Maxime Comtois’s NHL draft stock has fallen, but confidence is high

TORONTO – It’s basically a given in junior hockey that a player should improve his point total each year.

That draft-eligible Maxime Comtois didn’t might cause some to classify his season as a disappointment. Comtois has heard the chatter, but doesn’t share the sentiment.

“I think my year was better than last year even if I didn’t have the points,” he said.

“A little bit before Christmas I started putting up points. My offensive asset came back. I’m just happy the way I played.”

Still, his production, or lack thereof, has raised eyebrows and lowered his draft stock.

At least one scout pegged Comtois early in the season as a possible 50-goal scorer. Thanks in part to a sluggish start, the 6-foot-2, 200-pound forward had 22 goals and 51 points in 64 games. As a rookie, he produced 26 goals and 60 points in 62 games.

As a result, NHL Central Scouting’s mid-term rankings slotted him 15th among North American skaters. In Jeff Marek’s latest draft rankings, Comtois fell from 15th overall to 19th. Comtois entered the season as a potential top-10 prospect for the 2017 NHL Draft.

But, as he notes, it’s not always how you start but how you finish. His output improved greatly down the stretch, earning points in 10 of his last 14 regular season games before his ninth-seeded Victoriaville Tigres were swept in the first round of the QMJHL playoffs by Chicoutimi.

“At the beginning of the season, I hit probably four posts in the same game,” Comtois, 18, said. “I was missing a lot of chances.

“They were saying that about Sidney Crosby last year. His game was over. He was not the best player. He finished the year strong. He won a Stanley Cup. People kind of forget what he did at the beginning of the season. I was just going in that same direction – working hard to get out of my slump.”

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That’s good news for Hockey Canada.

Comtois is part of the preliminary roster for Canada’s under-18 world championship team. He and his teammates practised early this week in the west end of Toronto before departing for Slovakia on Wednesday. Their first pre-tournament game is Sunday.

The roster will be augmented with more players whose teams are eliminated from the CHL playoffs. But regardless of who is added, Comtois figures to be a pivotal part of the squad.

He’ll play on the power play, penalty kill and on the first line, according to coach Darren Rumble.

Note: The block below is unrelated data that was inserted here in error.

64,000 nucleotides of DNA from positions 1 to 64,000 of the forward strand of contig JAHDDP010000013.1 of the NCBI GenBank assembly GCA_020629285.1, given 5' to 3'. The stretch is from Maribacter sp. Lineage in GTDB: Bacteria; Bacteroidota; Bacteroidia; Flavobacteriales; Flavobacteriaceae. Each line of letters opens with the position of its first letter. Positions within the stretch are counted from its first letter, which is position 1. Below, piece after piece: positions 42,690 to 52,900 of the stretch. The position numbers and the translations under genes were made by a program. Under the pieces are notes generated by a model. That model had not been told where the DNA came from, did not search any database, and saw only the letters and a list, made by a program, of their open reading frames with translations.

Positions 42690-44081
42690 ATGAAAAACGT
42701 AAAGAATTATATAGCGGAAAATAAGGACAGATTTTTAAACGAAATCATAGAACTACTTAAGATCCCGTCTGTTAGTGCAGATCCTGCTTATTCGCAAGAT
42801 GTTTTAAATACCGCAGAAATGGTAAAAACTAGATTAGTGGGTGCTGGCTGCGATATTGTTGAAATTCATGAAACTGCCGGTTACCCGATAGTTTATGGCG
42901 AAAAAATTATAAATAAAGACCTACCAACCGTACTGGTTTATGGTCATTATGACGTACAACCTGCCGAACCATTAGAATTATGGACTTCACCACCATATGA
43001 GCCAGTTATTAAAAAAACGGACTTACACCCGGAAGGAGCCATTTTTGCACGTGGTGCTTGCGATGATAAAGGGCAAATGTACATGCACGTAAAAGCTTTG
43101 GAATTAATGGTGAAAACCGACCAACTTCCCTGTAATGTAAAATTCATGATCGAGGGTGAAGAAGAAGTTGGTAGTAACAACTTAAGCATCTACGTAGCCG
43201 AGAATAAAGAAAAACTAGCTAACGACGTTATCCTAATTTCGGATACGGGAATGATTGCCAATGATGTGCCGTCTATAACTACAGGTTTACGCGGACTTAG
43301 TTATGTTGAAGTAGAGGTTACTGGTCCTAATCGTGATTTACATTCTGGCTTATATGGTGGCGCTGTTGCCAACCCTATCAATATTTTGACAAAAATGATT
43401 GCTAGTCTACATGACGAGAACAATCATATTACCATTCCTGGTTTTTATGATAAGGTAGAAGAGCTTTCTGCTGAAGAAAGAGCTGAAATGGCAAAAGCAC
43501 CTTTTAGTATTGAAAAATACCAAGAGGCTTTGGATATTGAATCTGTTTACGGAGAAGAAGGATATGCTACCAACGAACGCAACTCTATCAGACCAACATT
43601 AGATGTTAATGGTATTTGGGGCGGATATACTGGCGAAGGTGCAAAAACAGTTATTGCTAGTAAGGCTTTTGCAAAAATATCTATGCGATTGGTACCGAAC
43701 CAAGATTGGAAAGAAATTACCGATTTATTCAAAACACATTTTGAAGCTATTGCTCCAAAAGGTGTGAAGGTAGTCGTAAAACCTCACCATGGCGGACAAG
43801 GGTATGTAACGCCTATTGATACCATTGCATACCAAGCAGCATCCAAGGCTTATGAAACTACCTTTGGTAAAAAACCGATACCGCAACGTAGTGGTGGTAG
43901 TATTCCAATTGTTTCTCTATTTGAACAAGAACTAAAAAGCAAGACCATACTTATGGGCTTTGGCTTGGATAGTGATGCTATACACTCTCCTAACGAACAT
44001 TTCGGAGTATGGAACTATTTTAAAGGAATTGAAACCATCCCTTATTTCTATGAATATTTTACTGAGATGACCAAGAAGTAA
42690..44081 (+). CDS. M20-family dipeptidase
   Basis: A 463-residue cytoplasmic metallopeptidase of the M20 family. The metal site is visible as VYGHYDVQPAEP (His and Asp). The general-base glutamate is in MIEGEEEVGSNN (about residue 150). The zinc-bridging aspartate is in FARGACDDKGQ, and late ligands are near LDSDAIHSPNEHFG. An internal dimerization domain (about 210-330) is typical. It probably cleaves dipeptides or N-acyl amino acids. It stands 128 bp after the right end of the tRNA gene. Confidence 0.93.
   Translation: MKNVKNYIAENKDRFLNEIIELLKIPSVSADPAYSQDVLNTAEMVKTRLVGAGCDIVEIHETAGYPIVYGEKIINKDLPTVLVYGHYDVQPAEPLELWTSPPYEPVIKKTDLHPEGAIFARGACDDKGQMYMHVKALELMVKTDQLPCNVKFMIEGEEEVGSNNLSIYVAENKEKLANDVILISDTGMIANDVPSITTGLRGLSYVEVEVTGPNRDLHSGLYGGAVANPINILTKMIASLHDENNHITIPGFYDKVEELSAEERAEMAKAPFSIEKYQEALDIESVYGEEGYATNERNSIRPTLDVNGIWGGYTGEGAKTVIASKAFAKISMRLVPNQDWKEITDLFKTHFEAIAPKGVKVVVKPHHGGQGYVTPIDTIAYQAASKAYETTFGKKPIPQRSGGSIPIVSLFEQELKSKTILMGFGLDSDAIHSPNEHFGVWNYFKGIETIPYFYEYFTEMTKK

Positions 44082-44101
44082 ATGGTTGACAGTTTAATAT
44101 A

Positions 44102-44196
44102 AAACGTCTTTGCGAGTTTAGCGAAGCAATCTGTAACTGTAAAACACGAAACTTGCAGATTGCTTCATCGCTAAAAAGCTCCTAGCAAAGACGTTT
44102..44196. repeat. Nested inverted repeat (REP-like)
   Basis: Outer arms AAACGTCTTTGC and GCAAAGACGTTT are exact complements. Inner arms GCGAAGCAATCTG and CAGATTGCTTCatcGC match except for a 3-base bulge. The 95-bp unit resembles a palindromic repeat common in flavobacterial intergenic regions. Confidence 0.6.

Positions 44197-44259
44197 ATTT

“He needs to be one of our top guys,” said Rumble, who also coaches the QMJHL’s Moncton Wildcats.

Comtois played in the tournament last year in Grand Forks, N.D., as an underage player, not an easy feat. He started as the 13th forward, but worked his way up to the third line and had two points in seven games.

He then had four goals and an assist at the Ivan Hlinka under-18 event in August and was one of Canada’s leaders. Rumble was an assistant coach on that team.

The Canadians finished fourth last year and didn’t medal at the Ivan Hlinka, the first time since 2007 they didn’t claim gold.

Comtois will have to make a big impact for Canada to win its first under-18 world title since 2013.

He’s hoping for the same arch to his season as the one Crosby had a year ago.

“Winning a gold medal will be just like a Stanley Cup for Sid,” said the Longueuil, Que., native, smiling.

Comtois is confident and Rumble predicts big things. After all, this is the last chance for Comtois to be noticed by NHL scouts in game action before the draft.

Comtois is most dangerous playing his off wing – the right, as a left shot. He was a reliable faceoff man for the Tigres and could see time up the middle for Canada.

Rumble, a former defenceman with 193 games on his NHL resume, believes Comtois will be a second- or third-line power forward with defensive acumen in the NHL one day.

In that scenario, Comtois’s offensive counting stats won’t be nearly as important.

“Stevie Yzerman became a better player when his points went down,” Rumble said. “He became a 200-foot guy. He became one of the top team players of all time.”

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